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KRISTEN Henry thought she had plenty of time to have kids. But one night in emergency was a big wake up call.
HOW intense is that title? I’d be having a wine if I weren’t high on Endone.
It started as a sore tummy, I thought it was period pain. Fast forward eight hours and I’m waking my partner up in the middle of the night and asking him if he’d mind a short trip to the hospital.
Pretty sure he was hoping I’d woken him up for something else. Nope, it’s a different kind of emergency.
Next thing I knew I was being admitted to hospital and was fasting, as the surgical team prepared me for the possibility of surgery — but on what, they weren’t sure.
Crap, I’d never had surgery before. Hell, I’d never been admitted to hospital before. I had wanted to drop a few kilos for my sister’s wedding, but this seemed a little extreme.
Endone is fun, I feel fiiinnneeeeee. Also, this hospital gown and these compression socks? Holla! Christmas party outfit, sorted.
A little less fun is internal ultrasounds and a conversation that starts with: “One of your ovaries is enlarged and it’s posing a problem.” Turns out one of my girls aren’t happy; she has cysts, which are rupturing.
“What does this mean?” I asked. Best-case scenario; some antibiotics and a robust conversation with said ovary that’s chucking a tanty. Worst case scenario; surgery and an effect on fertility.
“Have I gone and done it? Did I miss my window of having a baby?” I asked the surgical team. “Let’s not have that conversation just yet,” they replied.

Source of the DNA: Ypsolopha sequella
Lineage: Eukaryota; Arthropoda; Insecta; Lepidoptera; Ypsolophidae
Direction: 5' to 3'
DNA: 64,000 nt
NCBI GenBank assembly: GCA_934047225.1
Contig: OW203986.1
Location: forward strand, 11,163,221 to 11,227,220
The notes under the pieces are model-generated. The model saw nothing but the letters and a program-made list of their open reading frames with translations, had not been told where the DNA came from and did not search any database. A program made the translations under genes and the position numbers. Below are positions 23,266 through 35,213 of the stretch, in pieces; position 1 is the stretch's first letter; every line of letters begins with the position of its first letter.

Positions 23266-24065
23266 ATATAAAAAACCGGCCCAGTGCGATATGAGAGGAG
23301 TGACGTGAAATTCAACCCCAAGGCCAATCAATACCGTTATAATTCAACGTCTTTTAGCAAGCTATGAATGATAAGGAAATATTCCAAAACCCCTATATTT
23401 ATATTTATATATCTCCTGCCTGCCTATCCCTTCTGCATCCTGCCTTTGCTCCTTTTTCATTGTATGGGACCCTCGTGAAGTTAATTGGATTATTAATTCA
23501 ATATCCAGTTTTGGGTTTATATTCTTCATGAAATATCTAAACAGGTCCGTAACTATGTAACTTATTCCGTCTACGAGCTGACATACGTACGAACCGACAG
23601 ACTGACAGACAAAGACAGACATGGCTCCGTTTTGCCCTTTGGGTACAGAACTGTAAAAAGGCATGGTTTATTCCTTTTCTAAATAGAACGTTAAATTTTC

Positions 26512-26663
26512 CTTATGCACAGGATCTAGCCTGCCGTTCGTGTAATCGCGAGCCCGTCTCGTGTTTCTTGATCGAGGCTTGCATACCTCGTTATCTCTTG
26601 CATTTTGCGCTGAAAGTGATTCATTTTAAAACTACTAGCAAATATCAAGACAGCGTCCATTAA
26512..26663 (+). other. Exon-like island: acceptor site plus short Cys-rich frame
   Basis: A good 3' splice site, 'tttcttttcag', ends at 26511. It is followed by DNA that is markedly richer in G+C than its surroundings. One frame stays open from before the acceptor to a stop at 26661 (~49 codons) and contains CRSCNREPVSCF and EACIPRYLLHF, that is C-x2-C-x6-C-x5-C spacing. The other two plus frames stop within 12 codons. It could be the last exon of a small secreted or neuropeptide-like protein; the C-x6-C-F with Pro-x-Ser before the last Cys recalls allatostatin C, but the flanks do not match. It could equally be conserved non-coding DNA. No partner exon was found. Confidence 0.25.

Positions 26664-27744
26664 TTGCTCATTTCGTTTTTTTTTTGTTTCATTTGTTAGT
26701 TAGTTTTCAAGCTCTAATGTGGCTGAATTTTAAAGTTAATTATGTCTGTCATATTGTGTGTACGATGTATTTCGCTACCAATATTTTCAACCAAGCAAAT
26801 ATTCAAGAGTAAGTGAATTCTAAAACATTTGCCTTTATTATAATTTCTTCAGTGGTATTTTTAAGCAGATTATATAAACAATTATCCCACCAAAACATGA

I’m 32. This isn’t happening. Let’s hope some antibiotics will do the trick. Meantime, the maternal voice in my head is screaming: “I told you so, Miss Career Girl”.
All my life I’ve chased the best radio gig — my career has been my baby. There’s always been this niggling voice that questioned whether I was playing with fire. Whether this drive, this obsession, would mean I’m putting all my eggs (literally) in one basket.
My friends have started to settle down, have babies and I always thought: “I still have time.”
Maybe not as much time as I thought.
I tell myself I haven’t been ready, I tell myself I’ve lived my life and followed my passion not the passions my nan might like me to have. All my mummy friends have this knowing smile when I say that out loud. “If I had a dollar for every time I heard: ‘You’re never ready, Kristen’.”
It’s a funny conundrum — doctors say they won’t truly know the extent of damage on my ability to fall pregnant until we start trying. Then they can assess more carefully once the process is underway.
I’m in a loving, committed relationship and my partner and I have an ongoing conversation (that tends to go around in circles) which sounds like this: “Do we try now while we’re youngish because physically we’re stronger even though emotionally we aren’t ready? Or do we wait, knowing the more time passes the harder the struggle?”
I also feel like if I’m unable to have children — is that something he needs to know before we get married? This might sound silly, but I want him to know what the future looks like with me. I want him to know what he’s getting himself into.
So, where to from here? More googling of positive affirmations and a column that’s dedicated to other ladies whose title is “Miss Career”. Live your life girl, no one else’s. But make sure you’ve got one eye on what time it is. Just in case.
Kristen Henry is one half of The Kristen and Wilko Show on MIX 106.3 in Canberra. Follow her adventures at kristenhenry.com.au.